Some numbers are important. Other don’t mean as much.
For the BC Lions, heading into their season-opening CFL game against the Edmonton Eskimos Saturday, a few numbers stand out.
First, there’s six.
The Lions have placed quarterback Travis Lulay, who is still recovering from off-season shoulder surgery, on the six-game injured list. That means Lulay might not play until BC’s Aug. 8 game against Hamilton in Week 7.
“We have to wait and see exactly what the recovery is,” said head coach Mike Benevides. “He is progressing.
“Right now we are going through the process and will see how it goes. It’s just the smartest thing for us to do right now.”
Another number for the Lions is 14. That’s how many new or different faces are on the roster for the opening game.
Considering the Lulay situation, the most important acquisition was acquiring veteran quarterback Kevin Glenn from the Ottawa REDBLACKS for their fifth overall pick in the CFL draft. Glenn will start against Edmonton.
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“That was a huge trade for us,” said Benevides.
Glenn has quickly adapted to the Lions and looked comfortable playing in BC’s 37-13 exhibition win over the Calgary Stampeders last week. Playing just part of the game Glenn completed 17 of 21 passes for 173 yards and a touchdown.
“I’m excited about the opportunity,” said the 13-year veteran.
“It’s been a long off-season for me, not knowing what was going to happen. Now I know what’s going to happen, I’m anxious to get back on the field.”
Another number the Lions have been thinking about is 154. That’s how many combined yards running back Stefan Logan collected against the Stampeders.
To accumulate that many yards in a game is great. To do it in one quarter is incredible.
“Any time I touch the ball I want to do all I can to help us win,” said Logan, whose eye-popping first quarter included a 93-yard punt return for a touchdown. “I’m all about winning. I’m all about team.”
Logan will play an important role if the Lions hope to appear in November’s Grey Cup game at BC Place.
In his three games for BC last season, after returning from a four-year stint in the NFL, Logan averaged 7.2 yards a carry. He also helped a stumbling Lions running attack find its legs.
“He took a group of guys that was maybe struggling to find themselves...he brought them together as a group,” said Kelly Bates, BC’s running backs coach.
“By the end of the year those guys were the tightest group I have seen.”
One number Logan doesn’t pay much attention to is his age. His birth certificate says he’s 33 years old, but he looks and plays like someone much younger.
“I look at 33 as a number, I don’t look at it as an age,” said the Tampa native. “When you look at it as an age it will distract you.
“If you keep telling yourself ‘I’m getting old’ you are going to start playing like you are old. Me, I’m 33 but I’m 27 or 28 on the field. I count on my ability and I count on God blessing me to keep me going each day, to stay focused and work hard every day in practice and bring it to the field on game day.”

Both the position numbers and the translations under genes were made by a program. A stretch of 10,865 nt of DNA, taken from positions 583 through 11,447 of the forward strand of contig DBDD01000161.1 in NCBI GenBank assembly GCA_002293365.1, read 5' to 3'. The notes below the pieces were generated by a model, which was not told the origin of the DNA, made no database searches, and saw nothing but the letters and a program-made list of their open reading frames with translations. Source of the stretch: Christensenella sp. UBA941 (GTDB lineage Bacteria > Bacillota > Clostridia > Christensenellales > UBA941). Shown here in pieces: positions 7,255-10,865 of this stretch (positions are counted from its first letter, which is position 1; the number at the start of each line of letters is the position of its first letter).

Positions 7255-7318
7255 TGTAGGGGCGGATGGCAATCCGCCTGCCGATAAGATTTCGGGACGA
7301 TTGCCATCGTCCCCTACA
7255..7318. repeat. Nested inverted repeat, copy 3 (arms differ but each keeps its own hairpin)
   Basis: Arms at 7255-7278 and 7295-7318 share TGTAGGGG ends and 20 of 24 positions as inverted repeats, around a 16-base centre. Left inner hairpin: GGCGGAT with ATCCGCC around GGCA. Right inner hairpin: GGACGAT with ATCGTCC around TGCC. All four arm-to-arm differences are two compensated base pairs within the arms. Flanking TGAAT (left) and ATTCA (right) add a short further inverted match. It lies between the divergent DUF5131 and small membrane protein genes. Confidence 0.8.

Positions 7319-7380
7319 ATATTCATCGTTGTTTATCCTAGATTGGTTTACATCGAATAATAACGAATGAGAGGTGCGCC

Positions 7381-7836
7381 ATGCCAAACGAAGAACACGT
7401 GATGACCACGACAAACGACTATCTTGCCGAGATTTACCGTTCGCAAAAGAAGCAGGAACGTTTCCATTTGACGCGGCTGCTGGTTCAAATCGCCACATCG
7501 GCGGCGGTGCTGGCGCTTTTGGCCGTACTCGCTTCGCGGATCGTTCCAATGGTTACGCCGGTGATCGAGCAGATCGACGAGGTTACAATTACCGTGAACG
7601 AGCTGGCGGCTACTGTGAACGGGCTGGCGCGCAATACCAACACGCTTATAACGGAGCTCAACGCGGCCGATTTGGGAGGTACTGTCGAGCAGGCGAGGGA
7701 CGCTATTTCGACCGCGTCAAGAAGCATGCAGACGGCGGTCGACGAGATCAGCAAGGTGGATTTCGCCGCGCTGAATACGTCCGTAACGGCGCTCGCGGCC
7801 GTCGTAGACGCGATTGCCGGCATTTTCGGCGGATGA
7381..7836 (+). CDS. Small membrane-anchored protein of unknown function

Andrew Harris, who rushed for 998 yards last season, said having Logan in training camp this year has sharpened BC’s two-pronged running attack.
“We are building off each other,” said Harris. “I am taking his experience and his knowledge of football.
“It’s a give and take. We are both excited to be in the backfield together. There is no selfishness.”
A couple of factors have contributed to Logan’s longevity. He spent most of his time in the NFL returning kickoffs.
“It’s probably not the same pounding he’d take as a starting tailback,” said Bates, who was Logan’s left guard back in 2008 with the Lions. “You have to look at him. He keeps himself in great shape.
“He trains right. He does all the things he’s supposed to do right.”
Logan’s style is another factor. Some backs use their size and power to run over people.
“I’m not that kind of back,” he said. “If I have to get the positive yards, the tough yards, then I’m all about it.”
The five-foot-six, 180-pound Logan uses speed and agility to leave tacklers grasping at air.
“If I’ve got to be shifty to try to make guys miss, that is part of my game,” he said. “You don’t want to be one dimensional. You want to be able to go downhill. You also want to be able to get outside and make a couple of shakes.”
From the coaching staff to the players, the Lions underwent a lot of changes during off-season.
Khari Jones is offensive co-ordinator and quarterbacks coach, replacing Jacques Chapdelaine. That means the offensive is adapting to Jones’ new system.
On defence, Mark Washington was promoted to defensive coordinator when the Lions released Rich Stubler. Former Lions quarterback Joe Paopao is back as a receivers coach.
One of the early tests for the Lions will be the left side of their offensive line, rebuilt following the retirements of tackle Ben Archibald and guard Patrick Kabongo. The Lions will start the season with Andre Ramsey at left tackle and T-Dre Player at guard, both rookies.
One number Benevides wants to improve on this year is 0. That’s how many playoff games the Lions have won since he became coach three years ago.
Benevides believes this team can change that.
“I like the speed, I like the attitude, the work ethic,” he said. “I feel very good about where we are in terms of building our roster.
“It’s a really exciting group and a group that has meshed quickly together.”
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